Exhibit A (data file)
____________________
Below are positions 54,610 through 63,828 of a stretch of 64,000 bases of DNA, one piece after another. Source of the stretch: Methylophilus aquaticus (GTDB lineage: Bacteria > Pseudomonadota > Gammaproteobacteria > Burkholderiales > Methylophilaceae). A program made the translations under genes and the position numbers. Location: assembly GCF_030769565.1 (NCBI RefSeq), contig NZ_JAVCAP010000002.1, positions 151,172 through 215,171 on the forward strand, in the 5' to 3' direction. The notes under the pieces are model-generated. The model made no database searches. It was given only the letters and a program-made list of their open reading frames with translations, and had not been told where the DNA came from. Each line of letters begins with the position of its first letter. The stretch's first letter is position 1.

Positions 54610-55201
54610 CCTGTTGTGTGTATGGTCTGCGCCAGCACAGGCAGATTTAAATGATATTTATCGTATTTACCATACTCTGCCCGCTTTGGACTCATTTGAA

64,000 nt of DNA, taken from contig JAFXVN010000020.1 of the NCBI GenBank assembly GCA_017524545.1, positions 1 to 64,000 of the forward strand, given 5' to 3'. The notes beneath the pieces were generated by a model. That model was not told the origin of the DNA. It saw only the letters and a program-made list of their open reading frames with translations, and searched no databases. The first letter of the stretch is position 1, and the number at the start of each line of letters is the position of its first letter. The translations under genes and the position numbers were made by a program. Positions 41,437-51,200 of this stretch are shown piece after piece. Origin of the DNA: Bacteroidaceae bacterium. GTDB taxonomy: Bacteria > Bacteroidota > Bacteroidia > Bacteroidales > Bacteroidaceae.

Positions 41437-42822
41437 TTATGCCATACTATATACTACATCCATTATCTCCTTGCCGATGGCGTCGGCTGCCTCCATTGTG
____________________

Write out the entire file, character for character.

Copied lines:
Below are positions 54,610 through 63,828 of a stretch of 64,000 bases of DNA, one piece after another. Source of the stretch: Methylophilus aquaticus (GTDB lineage: Bacteria > Pseudomonadota > Gammaproteobacteria > Burkholderiales > Methylophilaceae). A program made the translations under genes and the position numbers. Location: assembly GCF_030769565.1 (NCBI RefSeq), contig NZ_JAVCAP010000002.1, positions 151,172 through 215,171 on the forward strand, in the 5' to 3' direction. The notes under the pieces are model-generated. The model made no database searches. It was given only the letters and a program-made list of their open reading frames with translations, and had not been told where the DNA came from. Each line of letters begins with the position of its first letter. The stretch's first letter is position 1.

Positions 54610-55201
54610 CCTGTTGTGTGTATGGTCTGCGCCAGCACAGGCAGATTTAAATGATATTTATCGTATTTACCATACTCTGCCCGCTTTGGACTCATTTGAA

64,000 nt of DNA, taken from contig JAFXVN010000020.1 of the NCBI GenBank assembly GCA_017524545.1, positions 1 to 64,000 of the forward strand, given 5' to 3'. The notes beneath the pieces were generated by a model. That model was not told the origin of the DNA. It saw only the letters and a program-made list of their open reading frames with translations, and searched no databases. The first letter of the stretch is position 1, and the number at the start of each line of letters is the position of its first letter. The translations under genes and the position numbers were made by a program. Positions 41,437-51,200 of this stretch are shown piece after piece. Origin of the DNA: Bacteroidaceae bacterium. GTDB taxonomy: Bacteria > Bacteroidota > Bacteroidia > Bacteroidales > Bacteroidaceae.

Positions 41437-42822
41437 TTATGCCATACTATATACTACATCCATTATCTCCTTGCCGATGGCGTCGGCTGCCTCCATTGTG